Harrowing Doors

Alix E. Harrow published her first short story with Shimmer. “A Whisper in the Weld” appeared in Issue #22 in November 2014. Now, we approach the publication of Alix’s debut novel! Alix was kind enough to spend some time with us ahead of her book’s release.

The Ten Thousand Doors of January lands in seven days and we’re pretty darn excited for it. What is this book’s origin story? How did it come to be?

Once upon a time, a little girl grew up in western Kentucky and played in the overgrown hayfield on the backacres of the farm and wished very much that she would find a door to elsewhere. (Not, you understand, because her life was so terrible, but just because she read a lot of books with wizard schools and magic lions and dragons flying on the winds of morning, and there were none of those things in western Kentucky). She never found her door, but when she grew up she wrote her own.

When I sat down at twenty-four to very self-consciously write a book, the first sentence that came out was: When I was seven, I found a door. Three-ish years later, I had a book-shaped draft. Very conveniently and absurdly, I also had a short story come out in Apex about librarian witches, and an editor DMed me on Twitter asking if I might, by chance, have a book-shaped thing.

Your work often layers the historical with the fantastic. Can you pinpoint where your love of history comes from and what is so appealing about it?

If you were a little girl looking for doors, and you went off to college and they asked you what you wanted to study, your first answer would be: books! Stories! English lit, of course! But then you might take some history courses and be seduced by true stories, instead, by the shifting narratives we tell about ourselves and the murky realities they both illuminate and obscure. I guess I fell in love with history because it seemed to be the intersection between story-telling and reality, the dusty factory where stories themselves are made.

Your work also extols the virtues and wonders of books (see: your recent Hugo Award win for your short story, “A Witch’s Guide to Escape: A Practical Compendium of Portal Fantasies,” Apex Magazine). How did you first fall in love with books?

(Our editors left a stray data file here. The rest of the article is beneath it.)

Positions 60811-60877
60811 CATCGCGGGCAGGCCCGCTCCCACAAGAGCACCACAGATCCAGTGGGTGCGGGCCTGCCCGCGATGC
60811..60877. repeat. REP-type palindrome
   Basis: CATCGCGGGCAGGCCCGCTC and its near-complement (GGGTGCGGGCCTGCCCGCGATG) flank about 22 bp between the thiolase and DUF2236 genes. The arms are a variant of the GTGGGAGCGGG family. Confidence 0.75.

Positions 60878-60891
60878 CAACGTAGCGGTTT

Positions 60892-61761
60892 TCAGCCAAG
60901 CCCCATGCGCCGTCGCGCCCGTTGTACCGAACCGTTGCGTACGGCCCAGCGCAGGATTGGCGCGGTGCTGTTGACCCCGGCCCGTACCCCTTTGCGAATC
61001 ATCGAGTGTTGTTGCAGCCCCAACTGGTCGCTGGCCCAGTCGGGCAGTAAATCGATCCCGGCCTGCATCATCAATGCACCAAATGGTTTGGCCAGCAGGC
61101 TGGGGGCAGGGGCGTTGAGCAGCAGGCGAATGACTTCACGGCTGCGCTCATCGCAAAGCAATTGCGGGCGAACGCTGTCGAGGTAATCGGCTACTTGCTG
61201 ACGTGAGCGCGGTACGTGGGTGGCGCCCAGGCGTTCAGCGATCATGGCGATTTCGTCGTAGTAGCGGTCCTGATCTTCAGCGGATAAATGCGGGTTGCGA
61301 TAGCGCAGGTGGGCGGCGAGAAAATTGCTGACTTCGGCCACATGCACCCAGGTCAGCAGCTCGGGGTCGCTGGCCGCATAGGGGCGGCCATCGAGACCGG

It’s an inherited condition. My mom was finishing her senior year of a history and literature double major; she read me Civil Disobedience and Earthsea and the Ballad of Mulan and Watership Down when I was too young to understand that everybody’s mom wasn’t doing the same thing–handing their kid keys to all the locked doors in the world and giving them a little push between the shoulder blades.

But also: I remember reading the first Harry Potter and feeling like I’d finally made it. I’d finally opened a door and stepped all the way through it.

If you had a Door (or perhaps a Book) you could open onto Anywhere, where would it go?

Earthsea. Or maybe Lyra’s Oxford. Or Hogwarts. Or maybe just a vast library with warm wood floors and raggedy rugs and coffee that never tastes burnt, and lots of quiet courtyards so I can read with the sun on my face while the kids build castles of books or upend potted plants.

What Doors have you discovered with your boys?


So one of my favorite picture book series is Aaron Becker’s Journey, Quest, and Return books, about a girl who draws herself a door into another world (what, I have a brand). We also like everything Oliver Jeffers, but especially A Child of Books, about a magic book-girl who leads a boy to a world of imagination (again, my brand, it’s strong). Crown: An Ode to the Fresh Cut has just about the best read-aloud rhythm in the history of books; King Baby by Kate Beaton is so, so damn funny; Wild by Emily Hughes is a quirky and sweet anti-Mowgli story; Franklin’s Flying Bookshop by Jen Campbell is about a dragon with a library on his back, which is obviously perfect; Prince and Knight is about a handsome prince falling in love with a handsome knight and we’ve read it six hundred thousand times.